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The Dregs of Power

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If Shae was supposed to love her lady mistress, she failed miserably at her new occupation. No whore ever cared for other women, it was always said, and truthfully so. Men were pleasant if they wanted her and knew how to pay. Even the best had heads the size of castles, chips on their shoulders, and ridiculous patronage that she pretended not to notice (they paid her to pretend that so many things didn’t exist), but they needed her. Deep down where they all hated themselves, men gave her a twisted kind of respect. Better than nothing.

Women were brought up to hate her and so Shae hated them right back. They spat at her in the streets and relished in her humiliation, and so Shae laughed at their backs and drew caricatures of their prized beauty to hand out to street urchins.

It wasn’t like it really mattered. It wasn’t like they would have treated her any better if she loved them. All that silk and lace must have suffocated their wit and empathy long ago, for Shae saw nothing more than hollow cyvasse pieces in every fine lady. They tittered and floated around, sold to this man or that man, playing with the shreds of power that they were allowed. Any lady could order a whore or a servant around, of course, and they did. Brutally. It merely saved men the trouble. It was so endearing, wasn’t it?

Sansa Stark wasn’t the first fine lady that Shae had hated behind her pretend smile. The slip of a girl had more than Shae would ever have and yet she was not satisfied. Those pretty rouged lips spat disdain at a mere handmaiden, grasping for more power and respect than she deserved.

When the young lady at last retired to bed and Shae could scrunch up her face in an expression that was not pretend, she thought it good that the pillow only half muffled her mistress’ tears.

Shae hated fine ladies with their fine troubles that were the only troubles they understood.

Day after day she did her duty with a dutiful face, for payment, and perhaps a little for the moments when Tyrion looked at her like a starving child. It was not what she would have asked for, but it was better than disdain. Sansa did not lash at her for mistakes again, and Shae gloated over the silence. She could play a part of a dutiful maid far better than this copper-headed girl could play a kind lady.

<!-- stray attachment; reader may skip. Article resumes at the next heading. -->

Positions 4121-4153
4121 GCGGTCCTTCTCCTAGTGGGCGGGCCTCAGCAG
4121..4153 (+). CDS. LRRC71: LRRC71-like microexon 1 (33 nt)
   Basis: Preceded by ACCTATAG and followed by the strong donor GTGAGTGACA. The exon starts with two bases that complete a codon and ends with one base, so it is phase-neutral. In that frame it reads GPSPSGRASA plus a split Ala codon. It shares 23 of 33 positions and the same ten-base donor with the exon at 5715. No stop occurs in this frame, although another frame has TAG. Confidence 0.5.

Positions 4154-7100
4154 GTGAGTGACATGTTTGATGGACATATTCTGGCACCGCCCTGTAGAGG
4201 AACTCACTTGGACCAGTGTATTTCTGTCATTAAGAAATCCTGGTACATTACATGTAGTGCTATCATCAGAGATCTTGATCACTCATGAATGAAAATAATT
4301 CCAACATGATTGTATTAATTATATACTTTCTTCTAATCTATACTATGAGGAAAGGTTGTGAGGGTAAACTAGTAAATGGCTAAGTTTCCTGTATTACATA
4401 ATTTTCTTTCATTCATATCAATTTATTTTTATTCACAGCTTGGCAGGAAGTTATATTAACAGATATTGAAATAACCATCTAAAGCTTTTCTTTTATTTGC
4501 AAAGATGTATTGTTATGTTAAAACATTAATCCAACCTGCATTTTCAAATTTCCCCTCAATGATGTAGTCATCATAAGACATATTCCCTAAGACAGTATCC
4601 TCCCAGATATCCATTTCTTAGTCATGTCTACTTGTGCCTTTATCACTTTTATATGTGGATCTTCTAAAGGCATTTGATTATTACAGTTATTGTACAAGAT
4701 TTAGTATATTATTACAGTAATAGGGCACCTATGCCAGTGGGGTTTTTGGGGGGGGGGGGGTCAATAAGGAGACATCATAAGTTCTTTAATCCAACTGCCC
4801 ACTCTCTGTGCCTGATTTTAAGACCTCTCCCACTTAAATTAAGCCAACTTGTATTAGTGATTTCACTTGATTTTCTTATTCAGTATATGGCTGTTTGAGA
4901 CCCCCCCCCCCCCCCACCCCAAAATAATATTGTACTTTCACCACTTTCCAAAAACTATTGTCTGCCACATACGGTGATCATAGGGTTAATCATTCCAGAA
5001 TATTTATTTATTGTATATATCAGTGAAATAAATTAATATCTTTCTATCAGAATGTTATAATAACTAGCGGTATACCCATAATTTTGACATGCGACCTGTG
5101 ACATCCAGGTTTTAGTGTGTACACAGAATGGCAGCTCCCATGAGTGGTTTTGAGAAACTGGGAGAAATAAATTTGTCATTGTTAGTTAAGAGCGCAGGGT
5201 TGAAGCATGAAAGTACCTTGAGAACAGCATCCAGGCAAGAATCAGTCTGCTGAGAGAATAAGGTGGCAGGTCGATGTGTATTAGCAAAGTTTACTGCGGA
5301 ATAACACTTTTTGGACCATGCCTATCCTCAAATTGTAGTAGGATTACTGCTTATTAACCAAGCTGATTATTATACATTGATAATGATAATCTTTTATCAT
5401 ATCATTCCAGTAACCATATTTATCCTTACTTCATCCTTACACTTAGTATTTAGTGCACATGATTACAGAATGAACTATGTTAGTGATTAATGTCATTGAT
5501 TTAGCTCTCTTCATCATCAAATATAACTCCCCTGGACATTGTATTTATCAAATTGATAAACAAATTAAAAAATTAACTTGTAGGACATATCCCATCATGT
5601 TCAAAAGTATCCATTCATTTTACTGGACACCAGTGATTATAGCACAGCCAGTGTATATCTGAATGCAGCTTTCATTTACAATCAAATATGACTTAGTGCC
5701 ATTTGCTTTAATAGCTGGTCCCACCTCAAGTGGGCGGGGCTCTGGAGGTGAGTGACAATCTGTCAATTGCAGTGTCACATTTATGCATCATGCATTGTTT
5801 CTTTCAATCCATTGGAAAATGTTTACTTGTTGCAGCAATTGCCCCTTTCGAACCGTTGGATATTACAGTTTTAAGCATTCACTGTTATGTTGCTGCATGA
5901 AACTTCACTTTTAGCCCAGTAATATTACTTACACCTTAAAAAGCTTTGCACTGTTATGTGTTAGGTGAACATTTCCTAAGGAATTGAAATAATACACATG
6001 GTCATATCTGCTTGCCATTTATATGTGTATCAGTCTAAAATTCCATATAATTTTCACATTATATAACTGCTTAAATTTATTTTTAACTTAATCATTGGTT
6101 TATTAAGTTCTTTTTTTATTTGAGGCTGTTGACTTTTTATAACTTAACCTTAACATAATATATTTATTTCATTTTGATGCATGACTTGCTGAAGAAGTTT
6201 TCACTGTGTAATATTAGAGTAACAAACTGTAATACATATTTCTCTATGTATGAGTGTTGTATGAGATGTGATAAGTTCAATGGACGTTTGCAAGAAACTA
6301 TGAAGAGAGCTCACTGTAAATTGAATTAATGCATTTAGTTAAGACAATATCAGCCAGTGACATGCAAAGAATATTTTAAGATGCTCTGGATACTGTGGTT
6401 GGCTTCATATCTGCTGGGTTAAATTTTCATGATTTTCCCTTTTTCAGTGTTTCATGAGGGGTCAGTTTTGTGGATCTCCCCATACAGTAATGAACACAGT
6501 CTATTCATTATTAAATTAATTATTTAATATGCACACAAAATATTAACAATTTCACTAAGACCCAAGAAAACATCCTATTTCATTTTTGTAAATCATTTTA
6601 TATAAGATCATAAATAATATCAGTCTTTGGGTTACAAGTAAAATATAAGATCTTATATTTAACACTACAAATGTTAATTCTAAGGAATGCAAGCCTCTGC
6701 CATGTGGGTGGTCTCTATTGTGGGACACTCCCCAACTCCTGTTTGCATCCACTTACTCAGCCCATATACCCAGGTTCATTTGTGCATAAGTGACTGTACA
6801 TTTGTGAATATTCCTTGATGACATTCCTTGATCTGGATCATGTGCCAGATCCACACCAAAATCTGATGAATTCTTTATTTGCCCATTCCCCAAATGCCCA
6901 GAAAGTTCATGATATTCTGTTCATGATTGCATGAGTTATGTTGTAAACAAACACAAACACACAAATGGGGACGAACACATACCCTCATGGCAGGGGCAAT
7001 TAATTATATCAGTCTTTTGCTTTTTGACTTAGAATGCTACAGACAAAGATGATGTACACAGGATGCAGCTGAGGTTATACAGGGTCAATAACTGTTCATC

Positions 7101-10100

It seemed that Sansa could not play the part of any lady.

I could play your part better than you, Shae thought with disgust as Sansa attempted to force a smile on her lips. She was to attend court, and yet after an hour of practice she could not even manage to keep her eyes dry. Shae piled the red hair atop the girl’s head and hated how pathetic she was.

If you don’t want these luxuries, we might switch places, she thought when Sansa let out a shudder once released from her gown, another royal dinner ended leaving her looking drained instead of revived. Shae craved the delicate foods and fine wine, to be addressed with regard. Sansa looked more like she’d escaped a pit of maggots. Idiot girl. She deserved none of this life.

Sometimes for no reason at all, the girl would let tears drop while Shae was around. What do you have to cry about? she bit her tongue to keep from saying aloud. No man has made you suck his cock and then demanded that you thank him for the ‘favor’. Your family is gone but you are a princess among the king’s family. Swallow your tears, stupid child. If you must have all this that you do not deserve, you might at least value it.

As long as Tyrion paid her, Shae continued being Sansa’s handmaid. She did her job well. She hid how much she hated the pretty princess who was never satisfied with her life.

One day she was asked to attend court with her lady, and then she heard the whispers. Traitor’s blood. Lying bitch. Whore. No one said them aloud, of course, until the court was cleared and the king required Sansa’s obeisance. He was a cruel man, to ask a child to state her joy in the prospect of a brother’s death. Sansa did so with halting words, and the king hesitated. The girl paled, and cringed when one of the kingsguard stretched out an arm. King Joffrey finally nodded, however, and the armored man only took Sansa by the arm and escorted her firmly away.